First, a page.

Valeria Castro: Of course, like everyone we find it overcrowded. That makes it so much harder to start up and to become truly established in the mobile market. But there’s a lot on the good side of the situation: we would not be here if the mobile market wasn’t so democratic and affordable for small teams, we are part of that crowd.

Our development team is bigger and stronger than ever, so we’ll be pushing the size/number of projects further.
Valeria Castro

Also, it’s a market that includes many more player profiles than other video game market. This means much more audience, revenue and diversity to pull from. You can see that our game catalogue targets players that didn’t exist as such until some years ago when technology put a smartphone in the pocket of billions of people across the planet.

Could you tell us about your latest project?

Valeria Castro: It’s going to be our biggest and riskiest project so far. We are developing our own approach to bring new players to role-playing games. That means tearing down the whole genre and bringing it back together in a way that someone who has never heard of what a modern dice roll or a skill-tree looks like can come onboard.

It’s a super fun and interesting genre that usually stays in its comfort zone and plays in favour of more experienced players. Simplicity has proven complex to reach: it’s not an easy project, especially when you love old good RPGs like we do. There are tough decisions and sacrifices to make, but we hope we’ll deliver a lovely and fun hyper-casual RPG as soon as possible.

What are your current plans for the future?

Valeria Castro: Our development team is bigger and stronger than ever, so we’ll be pushing the size/number of projects further.

We’ll keep working to be a kawaii game referent worldwide, and it’s safer to expect us stepping outside of mobile/video games into different entertainment industries than to expect us trying styles other than cute/kawaii. That’s something very imprinted in our DNA.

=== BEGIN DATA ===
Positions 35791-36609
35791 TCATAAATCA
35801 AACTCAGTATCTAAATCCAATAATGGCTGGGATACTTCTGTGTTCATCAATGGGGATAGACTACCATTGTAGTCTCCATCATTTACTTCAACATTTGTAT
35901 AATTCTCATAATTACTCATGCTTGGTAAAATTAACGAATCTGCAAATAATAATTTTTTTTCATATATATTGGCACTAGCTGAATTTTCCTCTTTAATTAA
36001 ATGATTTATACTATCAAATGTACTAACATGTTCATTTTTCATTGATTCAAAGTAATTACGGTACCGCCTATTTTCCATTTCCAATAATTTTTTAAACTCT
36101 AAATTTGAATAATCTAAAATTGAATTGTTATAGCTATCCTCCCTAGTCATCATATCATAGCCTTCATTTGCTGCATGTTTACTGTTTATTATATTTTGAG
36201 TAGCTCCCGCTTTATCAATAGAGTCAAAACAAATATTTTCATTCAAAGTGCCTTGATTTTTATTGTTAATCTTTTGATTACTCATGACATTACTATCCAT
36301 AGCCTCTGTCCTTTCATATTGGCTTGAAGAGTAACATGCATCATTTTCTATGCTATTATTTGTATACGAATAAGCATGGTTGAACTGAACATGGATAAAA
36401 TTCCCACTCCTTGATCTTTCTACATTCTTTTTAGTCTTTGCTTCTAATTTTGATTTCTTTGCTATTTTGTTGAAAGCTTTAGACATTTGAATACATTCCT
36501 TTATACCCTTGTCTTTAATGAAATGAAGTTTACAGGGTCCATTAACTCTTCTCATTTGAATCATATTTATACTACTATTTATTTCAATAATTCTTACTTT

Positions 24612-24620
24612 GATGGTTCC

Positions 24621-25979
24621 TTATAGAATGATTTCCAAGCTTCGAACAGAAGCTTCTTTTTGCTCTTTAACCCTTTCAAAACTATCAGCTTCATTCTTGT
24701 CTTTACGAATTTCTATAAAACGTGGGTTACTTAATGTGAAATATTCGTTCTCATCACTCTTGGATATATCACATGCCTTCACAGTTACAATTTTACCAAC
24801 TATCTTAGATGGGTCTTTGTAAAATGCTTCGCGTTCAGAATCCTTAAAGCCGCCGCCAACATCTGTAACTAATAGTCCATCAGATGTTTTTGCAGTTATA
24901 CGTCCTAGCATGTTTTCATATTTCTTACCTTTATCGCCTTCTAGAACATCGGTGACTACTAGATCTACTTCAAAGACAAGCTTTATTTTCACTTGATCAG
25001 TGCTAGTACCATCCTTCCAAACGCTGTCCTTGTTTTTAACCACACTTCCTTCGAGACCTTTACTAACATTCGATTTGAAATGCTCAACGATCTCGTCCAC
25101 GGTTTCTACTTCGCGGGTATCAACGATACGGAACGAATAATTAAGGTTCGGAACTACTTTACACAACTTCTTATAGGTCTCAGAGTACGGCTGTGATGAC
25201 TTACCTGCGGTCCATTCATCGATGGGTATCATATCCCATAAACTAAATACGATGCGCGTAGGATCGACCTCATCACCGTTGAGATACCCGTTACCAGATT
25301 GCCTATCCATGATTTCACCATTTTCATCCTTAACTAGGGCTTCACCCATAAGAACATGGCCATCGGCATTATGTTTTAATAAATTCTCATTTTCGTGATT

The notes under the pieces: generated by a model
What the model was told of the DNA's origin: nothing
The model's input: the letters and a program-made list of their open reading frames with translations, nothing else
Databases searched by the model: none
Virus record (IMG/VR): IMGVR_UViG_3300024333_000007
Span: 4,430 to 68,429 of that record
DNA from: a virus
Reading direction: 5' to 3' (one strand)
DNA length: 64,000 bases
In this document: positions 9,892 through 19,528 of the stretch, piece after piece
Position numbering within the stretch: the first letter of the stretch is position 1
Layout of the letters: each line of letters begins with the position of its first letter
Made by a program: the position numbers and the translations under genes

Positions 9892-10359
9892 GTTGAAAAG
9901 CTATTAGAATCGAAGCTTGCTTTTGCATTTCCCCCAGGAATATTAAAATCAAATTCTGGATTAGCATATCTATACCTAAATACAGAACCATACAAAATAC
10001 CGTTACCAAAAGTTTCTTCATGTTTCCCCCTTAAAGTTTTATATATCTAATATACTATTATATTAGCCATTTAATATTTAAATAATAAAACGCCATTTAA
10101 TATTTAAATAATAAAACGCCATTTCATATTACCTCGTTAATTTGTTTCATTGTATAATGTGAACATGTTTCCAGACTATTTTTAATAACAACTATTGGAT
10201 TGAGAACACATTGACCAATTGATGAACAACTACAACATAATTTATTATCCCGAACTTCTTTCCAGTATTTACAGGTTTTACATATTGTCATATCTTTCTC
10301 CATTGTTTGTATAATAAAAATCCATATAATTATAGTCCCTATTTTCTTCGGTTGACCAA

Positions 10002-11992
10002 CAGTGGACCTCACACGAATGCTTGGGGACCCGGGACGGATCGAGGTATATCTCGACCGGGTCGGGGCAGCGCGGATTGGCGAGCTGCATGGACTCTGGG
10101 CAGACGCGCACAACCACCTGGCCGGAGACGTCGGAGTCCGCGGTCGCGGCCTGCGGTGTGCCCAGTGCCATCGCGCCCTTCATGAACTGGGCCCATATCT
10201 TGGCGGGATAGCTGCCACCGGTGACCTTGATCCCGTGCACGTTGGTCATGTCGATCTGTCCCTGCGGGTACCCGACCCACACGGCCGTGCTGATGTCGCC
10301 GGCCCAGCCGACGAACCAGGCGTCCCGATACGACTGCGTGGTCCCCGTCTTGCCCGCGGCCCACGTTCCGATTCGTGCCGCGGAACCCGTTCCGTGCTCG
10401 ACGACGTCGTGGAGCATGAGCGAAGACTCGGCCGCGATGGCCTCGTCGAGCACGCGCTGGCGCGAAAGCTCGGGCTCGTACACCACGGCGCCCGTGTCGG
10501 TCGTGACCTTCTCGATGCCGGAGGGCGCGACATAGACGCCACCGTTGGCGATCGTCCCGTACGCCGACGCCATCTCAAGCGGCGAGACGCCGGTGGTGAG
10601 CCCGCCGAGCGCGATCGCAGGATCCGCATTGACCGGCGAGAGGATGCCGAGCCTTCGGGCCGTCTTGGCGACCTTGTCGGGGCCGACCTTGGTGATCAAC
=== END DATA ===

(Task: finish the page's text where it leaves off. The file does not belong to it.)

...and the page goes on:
Also, we want to take our first steps into publishing too. Platonic Games is a whimsical company though, so if we fall in love with a particular idea we may very easily change plans.

If you had an unlimited budget, what game would you most like to make?

Álvaro Gutierrez: That’s a very good question and one we’ve never been asked. We have a 50-plus idea list, which includes many for if we become a “Blizzard-sized company”. We’d totally aim for those ones. Not entirely sure but it would be something like an MMO that was mega-customisable and surrounding kawaii. We’d invest in merchandising too.

What advice would you give other developers on ‘making it’ as an indie?

Valeria Castro: Concentrate on small games and make sure you finish them. Be aware of the development costs and times, and use it to choose the scope of your game wisely. We have a saying in Platonic Games: ideas are cheap, production is not.

This is a complex and unpredictable world, so while there are wonder hits, very good games do prevail. Maximise probability by doing more small, good games and hope for at least one of them to work out in the market.

From there it’s way easier to build up development power to expand and make the games that suit you best.

Deputy Editor

Matthew Forde is the deputy editor at and also a member of the Pocket Gamer Podcast. You can find him on Twitter @MattForde64 talking about stats, data and everything pop culture related - particularly superheroes.